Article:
I’m going to go with a profound meh. It had its moments. Some VERY GOOD moments in fact. But overall, there was too much testosterone for my liking. Too much ridiculous chest-pounding and lapel clutching, and extended breaks so Jun Ki can show off his admittedly impressive martial arts skills.
This review was written for Korean Quarterly, 1st quarter 2014 issue.
Here is some advice before viewing the fantasy period drama, Arang and the Magistrate: let the story unfold like any good ghost story told before a crackling fire on a dark and stormy night, but pay attention! There are hundreds of little plot details that are laid out in each episode. In fact, this drama unfolds like a complex mystery novel, or perhaps a better analogy would be painting a picture. You begin with an initial sketch and the composition is interesting, it tells a story, but as the layers and layers of paint are added the image becomes richer and more nuanced. As each incremental piece of the tale is revealed, you become more and more engaged in it, wanting to know why someone is a particular way and what will happen next… and then bam! You get the answers, and they shock you!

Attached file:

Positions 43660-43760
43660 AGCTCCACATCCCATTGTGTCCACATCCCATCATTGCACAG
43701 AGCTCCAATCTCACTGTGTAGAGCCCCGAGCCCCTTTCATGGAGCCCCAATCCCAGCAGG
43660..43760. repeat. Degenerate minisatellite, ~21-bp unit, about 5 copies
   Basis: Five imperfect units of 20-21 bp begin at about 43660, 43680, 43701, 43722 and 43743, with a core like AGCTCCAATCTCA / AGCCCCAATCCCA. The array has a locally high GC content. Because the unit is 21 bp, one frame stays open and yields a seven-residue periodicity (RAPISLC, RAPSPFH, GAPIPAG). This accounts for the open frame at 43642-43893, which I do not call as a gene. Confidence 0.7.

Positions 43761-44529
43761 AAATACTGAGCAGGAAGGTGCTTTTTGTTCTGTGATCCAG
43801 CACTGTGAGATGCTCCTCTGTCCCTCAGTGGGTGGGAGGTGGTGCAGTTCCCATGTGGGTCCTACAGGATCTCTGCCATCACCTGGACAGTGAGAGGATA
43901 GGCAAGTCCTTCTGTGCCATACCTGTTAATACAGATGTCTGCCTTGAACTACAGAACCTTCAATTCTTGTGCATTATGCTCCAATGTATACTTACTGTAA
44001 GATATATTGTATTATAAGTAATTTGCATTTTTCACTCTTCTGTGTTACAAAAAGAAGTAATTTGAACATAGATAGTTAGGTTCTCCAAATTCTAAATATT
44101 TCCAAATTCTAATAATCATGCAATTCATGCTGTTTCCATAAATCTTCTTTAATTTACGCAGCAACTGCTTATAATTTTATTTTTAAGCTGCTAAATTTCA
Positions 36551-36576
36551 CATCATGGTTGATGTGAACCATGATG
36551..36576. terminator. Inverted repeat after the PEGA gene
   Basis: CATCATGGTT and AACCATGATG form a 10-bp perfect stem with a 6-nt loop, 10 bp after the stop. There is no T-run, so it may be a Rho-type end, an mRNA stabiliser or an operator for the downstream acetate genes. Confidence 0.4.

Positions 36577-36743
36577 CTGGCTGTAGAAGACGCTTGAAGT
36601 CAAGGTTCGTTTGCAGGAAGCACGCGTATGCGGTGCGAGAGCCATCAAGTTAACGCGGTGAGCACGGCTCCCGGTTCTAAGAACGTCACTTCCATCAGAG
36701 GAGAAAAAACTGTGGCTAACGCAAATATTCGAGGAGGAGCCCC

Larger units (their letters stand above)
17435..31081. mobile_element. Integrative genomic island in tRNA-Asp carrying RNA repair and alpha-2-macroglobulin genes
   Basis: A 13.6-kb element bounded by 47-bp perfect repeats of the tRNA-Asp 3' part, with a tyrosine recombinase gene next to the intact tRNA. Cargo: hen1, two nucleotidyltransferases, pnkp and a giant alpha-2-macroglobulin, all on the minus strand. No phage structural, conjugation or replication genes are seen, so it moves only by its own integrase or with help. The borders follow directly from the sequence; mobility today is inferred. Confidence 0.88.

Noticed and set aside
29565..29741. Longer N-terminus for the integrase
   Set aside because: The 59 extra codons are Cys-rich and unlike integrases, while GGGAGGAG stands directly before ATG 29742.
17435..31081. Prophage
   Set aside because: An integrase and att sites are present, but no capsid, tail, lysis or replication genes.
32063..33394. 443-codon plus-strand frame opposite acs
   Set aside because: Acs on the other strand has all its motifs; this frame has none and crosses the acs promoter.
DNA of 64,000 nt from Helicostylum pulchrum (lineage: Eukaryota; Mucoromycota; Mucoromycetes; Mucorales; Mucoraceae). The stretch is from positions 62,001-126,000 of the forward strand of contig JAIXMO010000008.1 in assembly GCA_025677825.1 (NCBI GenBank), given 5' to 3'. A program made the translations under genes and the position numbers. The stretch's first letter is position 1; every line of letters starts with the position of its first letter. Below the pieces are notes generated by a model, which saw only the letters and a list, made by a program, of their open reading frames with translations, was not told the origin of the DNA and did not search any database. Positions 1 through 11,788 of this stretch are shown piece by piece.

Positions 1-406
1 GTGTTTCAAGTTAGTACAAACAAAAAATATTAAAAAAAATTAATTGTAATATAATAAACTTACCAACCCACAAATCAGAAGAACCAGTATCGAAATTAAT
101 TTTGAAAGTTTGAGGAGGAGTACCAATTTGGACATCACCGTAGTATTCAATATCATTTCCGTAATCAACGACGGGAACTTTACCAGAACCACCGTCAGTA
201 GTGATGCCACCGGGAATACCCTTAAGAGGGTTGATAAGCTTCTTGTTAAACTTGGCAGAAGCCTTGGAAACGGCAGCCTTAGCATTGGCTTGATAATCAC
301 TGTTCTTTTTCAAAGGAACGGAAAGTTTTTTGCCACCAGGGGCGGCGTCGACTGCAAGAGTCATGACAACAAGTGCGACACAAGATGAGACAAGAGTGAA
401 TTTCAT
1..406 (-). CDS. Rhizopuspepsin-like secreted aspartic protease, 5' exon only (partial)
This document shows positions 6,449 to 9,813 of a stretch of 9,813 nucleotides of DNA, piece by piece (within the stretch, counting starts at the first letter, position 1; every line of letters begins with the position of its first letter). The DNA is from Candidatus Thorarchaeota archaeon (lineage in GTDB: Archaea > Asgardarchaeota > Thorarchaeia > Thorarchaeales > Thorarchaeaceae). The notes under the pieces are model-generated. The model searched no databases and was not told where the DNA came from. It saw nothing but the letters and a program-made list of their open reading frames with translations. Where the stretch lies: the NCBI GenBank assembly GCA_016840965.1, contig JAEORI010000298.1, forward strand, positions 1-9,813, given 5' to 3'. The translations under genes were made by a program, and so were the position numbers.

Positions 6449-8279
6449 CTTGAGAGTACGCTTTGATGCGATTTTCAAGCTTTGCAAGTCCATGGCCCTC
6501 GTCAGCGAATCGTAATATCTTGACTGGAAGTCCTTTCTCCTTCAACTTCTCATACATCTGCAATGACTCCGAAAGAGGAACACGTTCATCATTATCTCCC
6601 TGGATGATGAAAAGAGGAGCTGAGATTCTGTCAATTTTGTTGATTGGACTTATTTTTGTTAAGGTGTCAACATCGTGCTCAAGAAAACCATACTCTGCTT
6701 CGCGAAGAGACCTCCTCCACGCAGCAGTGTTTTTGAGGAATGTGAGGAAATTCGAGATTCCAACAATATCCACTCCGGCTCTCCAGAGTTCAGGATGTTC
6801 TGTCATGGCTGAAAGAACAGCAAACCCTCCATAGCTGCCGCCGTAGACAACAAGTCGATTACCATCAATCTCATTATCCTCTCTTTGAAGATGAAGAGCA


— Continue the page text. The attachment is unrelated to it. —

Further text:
In an opening that is reminiscent of Charles Dickens’s “A Christmas Carol,” in which the reader is told that it’s important to believe that Jacob Marley is dead (or else you won’t believe in the miraculous tale that unfolds), the drama begins with a similar explanation. There is something odd about things these days; the barriers between the living and the dead have altered and now ghosts roam freely among the living. Oh, and ghosts have the advantage of being able to see humans but not the other way around. Except for one person, that is: a young man by the name of Eun-oh.
Continue, to read more of this review (plot-related spoilers content: low)
That’s it. That’s the post.
But I’m not sure whether I will stick it out. The first ep had so many turn-offs:
- Pipe-wielding thugs. Eye roll.
- Store bashing loan sharks. Eye roll.
- Crooked cops on the take. Eye roll.
- A coldblooded murder in front of the victim’s kid. Eye roll.
- A vow of revenge by said kid. Eye roll.
- Perpetually smirking slimy lawyer. OK, the eye roll was a little bit of an eye rawrr there because its Lee Joongi, but still…